6 Feb. 440. Antonio De Guaras to (Zayas?).
On the 28th ultimo I sent my last report, and on the 1st instant I also wrote by a special courier sent by M. de Champigny to his Excellency, giving an account of my conversation with Lord Burleigh.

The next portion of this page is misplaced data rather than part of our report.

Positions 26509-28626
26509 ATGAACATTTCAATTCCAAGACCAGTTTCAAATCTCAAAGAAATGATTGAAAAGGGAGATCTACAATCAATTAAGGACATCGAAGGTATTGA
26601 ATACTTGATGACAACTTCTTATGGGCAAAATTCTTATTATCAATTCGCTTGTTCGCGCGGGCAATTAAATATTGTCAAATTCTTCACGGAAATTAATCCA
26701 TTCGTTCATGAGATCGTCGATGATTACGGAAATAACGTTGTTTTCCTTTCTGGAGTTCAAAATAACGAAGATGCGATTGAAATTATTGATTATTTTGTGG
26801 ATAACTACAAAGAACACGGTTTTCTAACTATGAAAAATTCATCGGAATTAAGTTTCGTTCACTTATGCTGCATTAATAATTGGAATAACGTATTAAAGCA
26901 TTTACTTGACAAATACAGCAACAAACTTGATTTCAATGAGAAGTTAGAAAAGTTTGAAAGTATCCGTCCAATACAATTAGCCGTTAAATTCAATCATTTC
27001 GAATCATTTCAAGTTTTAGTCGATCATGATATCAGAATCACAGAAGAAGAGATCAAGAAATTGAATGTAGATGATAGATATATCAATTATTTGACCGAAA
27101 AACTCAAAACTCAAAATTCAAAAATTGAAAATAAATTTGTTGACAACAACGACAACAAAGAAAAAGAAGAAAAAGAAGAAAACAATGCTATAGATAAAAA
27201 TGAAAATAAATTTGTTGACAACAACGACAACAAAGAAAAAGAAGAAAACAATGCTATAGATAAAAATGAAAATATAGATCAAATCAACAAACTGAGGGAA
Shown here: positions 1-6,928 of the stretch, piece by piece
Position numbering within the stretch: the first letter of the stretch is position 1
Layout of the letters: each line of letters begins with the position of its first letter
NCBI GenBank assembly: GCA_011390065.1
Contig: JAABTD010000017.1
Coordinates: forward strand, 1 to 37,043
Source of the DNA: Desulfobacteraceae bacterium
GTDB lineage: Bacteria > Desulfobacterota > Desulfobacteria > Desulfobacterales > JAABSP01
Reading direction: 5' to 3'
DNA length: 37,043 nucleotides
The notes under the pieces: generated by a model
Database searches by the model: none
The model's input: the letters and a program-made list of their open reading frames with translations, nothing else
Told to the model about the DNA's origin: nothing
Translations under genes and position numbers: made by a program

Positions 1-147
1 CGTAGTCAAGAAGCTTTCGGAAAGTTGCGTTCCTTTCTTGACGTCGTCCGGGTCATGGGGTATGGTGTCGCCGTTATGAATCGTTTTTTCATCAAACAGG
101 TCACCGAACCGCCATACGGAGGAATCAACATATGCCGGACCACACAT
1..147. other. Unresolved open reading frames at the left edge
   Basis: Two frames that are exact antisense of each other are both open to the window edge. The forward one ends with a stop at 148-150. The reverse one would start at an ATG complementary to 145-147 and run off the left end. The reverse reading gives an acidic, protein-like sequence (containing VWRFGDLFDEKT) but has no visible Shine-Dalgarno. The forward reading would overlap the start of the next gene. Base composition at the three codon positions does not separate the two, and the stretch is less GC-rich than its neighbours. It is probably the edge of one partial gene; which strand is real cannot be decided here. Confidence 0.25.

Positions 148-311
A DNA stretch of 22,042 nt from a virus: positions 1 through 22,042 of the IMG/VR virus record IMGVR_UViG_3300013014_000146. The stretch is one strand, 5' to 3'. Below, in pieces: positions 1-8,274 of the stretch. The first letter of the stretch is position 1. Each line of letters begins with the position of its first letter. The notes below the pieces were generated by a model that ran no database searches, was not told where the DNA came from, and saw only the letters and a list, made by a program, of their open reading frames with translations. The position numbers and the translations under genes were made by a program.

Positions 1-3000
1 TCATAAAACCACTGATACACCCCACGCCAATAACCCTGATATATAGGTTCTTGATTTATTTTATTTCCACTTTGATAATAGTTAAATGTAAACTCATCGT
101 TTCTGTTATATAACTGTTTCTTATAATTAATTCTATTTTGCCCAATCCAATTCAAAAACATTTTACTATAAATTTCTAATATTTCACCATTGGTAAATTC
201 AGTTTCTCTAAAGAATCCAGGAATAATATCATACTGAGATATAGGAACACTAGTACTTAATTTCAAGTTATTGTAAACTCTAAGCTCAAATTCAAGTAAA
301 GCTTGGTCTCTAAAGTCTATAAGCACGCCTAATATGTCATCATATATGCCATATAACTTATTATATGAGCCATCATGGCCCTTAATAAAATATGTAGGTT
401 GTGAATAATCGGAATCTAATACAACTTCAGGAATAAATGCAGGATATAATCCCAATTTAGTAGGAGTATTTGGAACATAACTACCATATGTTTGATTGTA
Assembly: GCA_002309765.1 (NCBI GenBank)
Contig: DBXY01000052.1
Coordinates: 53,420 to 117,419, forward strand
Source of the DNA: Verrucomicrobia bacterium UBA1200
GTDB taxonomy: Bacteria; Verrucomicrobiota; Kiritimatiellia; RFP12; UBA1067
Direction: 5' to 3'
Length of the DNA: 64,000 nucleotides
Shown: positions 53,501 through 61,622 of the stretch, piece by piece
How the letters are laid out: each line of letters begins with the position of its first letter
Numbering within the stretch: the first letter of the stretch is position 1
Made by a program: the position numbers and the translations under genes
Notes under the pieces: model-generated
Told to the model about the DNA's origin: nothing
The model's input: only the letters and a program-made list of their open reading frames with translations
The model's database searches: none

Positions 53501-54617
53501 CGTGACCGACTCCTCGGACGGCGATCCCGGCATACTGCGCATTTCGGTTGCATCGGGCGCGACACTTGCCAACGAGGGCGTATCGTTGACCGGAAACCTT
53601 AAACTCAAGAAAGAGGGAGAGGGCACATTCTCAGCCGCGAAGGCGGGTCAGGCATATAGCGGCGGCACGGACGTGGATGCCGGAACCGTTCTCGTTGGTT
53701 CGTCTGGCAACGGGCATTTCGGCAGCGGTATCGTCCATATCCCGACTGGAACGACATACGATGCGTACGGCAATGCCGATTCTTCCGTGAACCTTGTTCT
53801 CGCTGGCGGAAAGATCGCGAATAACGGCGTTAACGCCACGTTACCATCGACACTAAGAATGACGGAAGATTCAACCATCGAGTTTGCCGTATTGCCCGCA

On the 5th instant, M. de Champigny was received by the Queen, and when he entered she received him with so much coolness that it was evident what her answer to his embassy was to be. M. de Champigny will give particulars of it to his Excellency, and it will be seen that it was quite in accord with Burleigh's expressions to me. The substance of it is that they are resolved to send troops, stores, and victuals to Orange at once. Six hundred men are already prepared for embarkation, and eighty English seamen and forty pieces of cast-iron artillery are also to be sent in two other ships, accompanied by some of those who came with Aldegonde. The latter with Paul Buiz remains here, attended by the two armed ships in this river which brought them over. The other two commissioners returned to the Prince in order to give him an account of their embassy. M. de Champigny with his great ability discussed the matter most prudently with the Queen, trying to persuade her to preserve her old alliance, and in the whole business has shown himself to be a gentleman of high intellect and talent. The Council is resolved, however, to help Orange and, in due time, to send their forces and take possession of the places agreed upon in Holland and Zealand, as the Queen clearly and distinctly replied that she would not allow the Spaniards to take away the privileges of her neighbours nor commit the extortions they were doing ; because, if once they trampled the States under foot, they would assail this country, as she is informed they intend to do. This being so great a danger to her Crown she will oppose them with a sufficient force, as she distinctly told M. de Champigny, and as, in full detail, he will inform his Excellency. It will thus be seen that the information I obtained on the matter was correct from the first, and as the Queen and Council have resolved openly to resist the forces of the King, it may be convenient in due time for me to approach Burleigh, as if of my own accord, respecting suspension of arms or other matters in the King's interest ; in which case I will diligently carry out what I am ordered to do, although I will make no move towards him without instructions. It must be noted that everything depends upon Lord Burleigh's opinion, and we can only hope that their own blindness may bring about their ruin as they rush in this way into so important a business, exposing thereby their lives and property. The traitor Aldegonde and his companion await here the opening of Parliament, which will be in about a week, and it is believed that these affairs will be discussed therein ; and that, after the causes of the action has been explained to them, all the estates will consent to leave the matter in the hands of the Queen and Council.